In this paper we continue the investigation of the asymptotic behavior of the parallel volume in Minkowski spaces as the distance tends to infinity that was started in [13]. We will show that the difference of the parallel volume of the convex hull of a body and the parallel volume of the body itself can at most have order \(r^{d-2}\) in dimension \(d\). Then we will show that in the Euclidean case this difference can at most have order \(r^{d-3}\). We will also examine the asymptotic behavior of the derivative of this difference as the distance tends to infinity. After this we will compute the derivative of \(f_\mu (rK)\) in \(r\), where \(f_\mu\) is the Wills functional or a similar functional, \(K\) is a fixed body and \(rK\) is the Minkowski-product of \(r\) and \(K\). Finally we will use these results to examine Brownian paths and Boolean models and derive new proofs for formulae for intrinsic volumes.

This paper presents a new similarity measure and nonlocal filters for images corrupted by multiplicative noise. The considered filters are generalizations of the nonlocal means filter of Buades et al., which is known to be well suited for removing additive Gaussian noise. To adapt to different noise models, the patch comparison involved in this filter has first of all to be performed by a suitable noise dependent similarity measure. To this purpose, we start by studying a probabilistic measure recently proposed for general noise models by Deledalle et al. We analyze this measure in the context of conditional density functions and examine its properties for images corrupted by additive and multiplicative noise. Since it turns out to have unfavorable properties for multiplicative noise we deduce a new similarity measure consisting of a probability density function specially chosen for this type of noise. The properties of our new measure are studied theoretically as well as by numerical experiments. To obtain the final nonlocal filters we apply a weighted maximum likelihood estimation framework, which also incorporates the noise statistics. Moreover, we define the weights occurring in these filters using our new similarity measure and propose different adaptations to further improve the results. Finally, restoration results for images corrupted by multiplicative Gamma and Rayleigh noise are presented to demonstrate the very good performance of our nonlocal filters.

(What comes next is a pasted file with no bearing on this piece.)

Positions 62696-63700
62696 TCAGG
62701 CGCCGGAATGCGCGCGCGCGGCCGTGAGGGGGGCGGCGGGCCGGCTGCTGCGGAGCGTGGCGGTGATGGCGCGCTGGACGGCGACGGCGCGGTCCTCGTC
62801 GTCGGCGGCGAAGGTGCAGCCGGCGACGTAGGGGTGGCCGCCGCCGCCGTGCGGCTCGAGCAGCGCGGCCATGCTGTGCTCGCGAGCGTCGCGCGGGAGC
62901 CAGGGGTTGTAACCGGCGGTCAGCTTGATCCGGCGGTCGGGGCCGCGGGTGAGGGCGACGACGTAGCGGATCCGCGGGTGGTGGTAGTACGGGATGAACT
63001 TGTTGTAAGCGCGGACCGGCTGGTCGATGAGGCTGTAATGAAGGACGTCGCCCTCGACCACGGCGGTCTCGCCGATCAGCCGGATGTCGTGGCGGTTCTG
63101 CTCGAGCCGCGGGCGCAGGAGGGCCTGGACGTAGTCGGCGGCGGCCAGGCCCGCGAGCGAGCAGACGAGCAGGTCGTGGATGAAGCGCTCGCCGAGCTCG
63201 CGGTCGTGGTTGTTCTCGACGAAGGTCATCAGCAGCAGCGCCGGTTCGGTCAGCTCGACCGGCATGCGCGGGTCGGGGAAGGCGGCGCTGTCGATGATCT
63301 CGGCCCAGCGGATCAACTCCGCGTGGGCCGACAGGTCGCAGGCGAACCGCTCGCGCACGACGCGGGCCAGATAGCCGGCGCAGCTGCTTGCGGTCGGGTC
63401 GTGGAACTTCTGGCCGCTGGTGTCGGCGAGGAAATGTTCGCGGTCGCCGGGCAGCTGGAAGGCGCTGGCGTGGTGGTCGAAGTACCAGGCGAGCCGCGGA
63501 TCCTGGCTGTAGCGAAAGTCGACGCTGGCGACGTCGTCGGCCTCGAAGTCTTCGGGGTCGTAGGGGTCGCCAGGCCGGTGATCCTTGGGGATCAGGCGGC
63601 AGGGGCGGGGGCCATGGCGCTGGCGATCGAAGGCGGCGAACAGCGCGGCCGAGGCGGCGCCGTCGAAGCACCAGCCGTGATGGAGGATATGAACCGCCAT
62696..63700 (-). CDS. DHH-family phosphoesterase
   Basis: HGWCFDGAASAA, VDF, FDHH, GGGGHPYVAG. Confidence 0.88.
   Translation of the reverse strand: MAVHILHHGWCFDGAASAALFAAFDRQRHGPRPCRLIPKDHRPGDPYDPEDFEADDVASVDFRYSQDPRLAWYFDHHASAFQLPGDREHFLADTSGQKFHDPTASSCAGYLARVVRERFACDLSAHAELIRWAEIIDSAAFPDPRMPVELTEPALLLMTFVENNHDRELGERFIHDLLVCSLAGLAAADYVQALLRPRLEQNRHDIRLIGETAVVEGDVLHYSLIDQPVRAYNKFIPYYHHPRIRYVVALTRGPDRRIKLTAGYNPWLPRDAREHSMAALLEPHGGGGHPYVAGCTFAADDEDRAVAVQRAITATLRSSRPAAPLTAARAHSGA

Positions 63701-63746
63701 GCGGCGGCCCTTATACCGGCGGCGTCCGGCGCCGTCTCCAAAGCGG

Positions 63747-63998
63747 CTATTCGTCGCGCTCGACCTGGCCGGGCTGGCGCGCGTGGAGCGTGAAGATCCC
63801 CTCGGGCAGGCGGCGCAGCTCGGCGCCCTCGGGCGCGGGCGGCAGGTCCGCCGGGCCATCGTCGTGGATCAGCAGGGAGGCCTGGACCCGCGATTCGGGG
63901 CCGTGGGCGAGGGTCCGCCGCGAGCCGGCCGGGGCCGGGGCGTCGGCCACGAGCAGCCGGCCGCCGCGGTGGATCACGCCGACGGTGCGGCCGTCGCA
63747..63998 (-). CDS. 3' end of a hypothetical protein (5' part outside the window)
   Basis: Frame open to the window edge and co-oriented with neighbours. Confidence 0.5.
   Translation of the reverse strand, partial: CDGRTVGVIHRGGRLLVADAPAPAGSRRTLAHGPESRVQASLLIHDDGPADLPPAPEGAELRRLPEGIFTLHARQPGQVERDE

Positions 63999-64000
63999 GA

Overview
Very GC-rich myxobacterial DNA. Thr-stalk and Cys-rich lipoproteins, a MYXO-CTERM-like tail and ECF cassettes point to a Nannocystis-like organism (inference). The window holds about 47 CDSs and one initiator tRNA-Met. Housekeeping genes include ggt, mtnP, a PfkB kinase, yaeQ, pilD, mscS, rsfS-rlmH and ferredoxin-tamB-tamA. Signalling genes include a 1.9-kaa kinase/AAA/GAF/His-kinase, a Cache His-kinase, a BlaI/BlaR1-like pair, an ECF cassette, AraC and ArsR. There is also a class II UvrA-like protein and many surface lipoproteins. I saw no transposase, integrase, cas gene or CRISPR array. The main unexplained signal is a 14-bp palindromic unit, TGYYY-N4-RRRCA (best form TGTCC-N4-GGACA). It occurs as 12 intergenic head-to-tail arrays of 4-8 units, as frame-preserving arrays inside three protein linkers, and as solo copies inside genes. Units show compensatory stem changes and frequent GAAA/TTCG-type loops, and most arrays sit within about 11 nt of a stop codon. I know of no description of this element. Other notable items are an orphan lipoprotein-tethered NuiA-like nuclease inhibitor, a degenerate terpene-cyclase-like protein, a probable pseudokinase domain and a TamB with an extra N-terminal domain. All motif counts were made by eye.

We consider an autoregressive process with a nonlinear regression function that is modeled by a feedforward neural network. We derive a uniform central limit theorem which is useful in the context of change-point analysis. We propose a test for a change in the autoregression function which - by the uniform central limit theorem - has asymptotic power one for a large class of alternatives including local alternatives.

In this paper we develop testing procedures for the detection of structural changes in nonlinear autoregressive processes. For the detection procedure we model the regression function by a single layer feedforward neural network. We show that CUSUM-type tests based on cumulative sums of estimated residuals, that have been intensively studied for linear regression, can be extended to this case. The limit distribution under the null hypothesis is obtained, which is needed to construct asymptotic tests. For a large class of alternatives it is shown that the tests have asymptotic power one. In this case, we obtain a consistent change-point estimator which is related to the test statistics. Power and size are further investigated in a small simulation study with a particular emphasis on situations where the model is misspecified, i.e. the data is not generated by a neural network but some other regression function. As illustration, an application on the Nile data set as well as S&P log-returns is given.

We consider a variant of a knapsack problem with a fixed cardinality constraint. There are three objective functions to be optimized: one real-valued and two integer-valued objectives. We show that this problem can be solved efficiently by a local search. The algorithm utilizes connectedness of a subset of feasible solutions and has optimal run-time.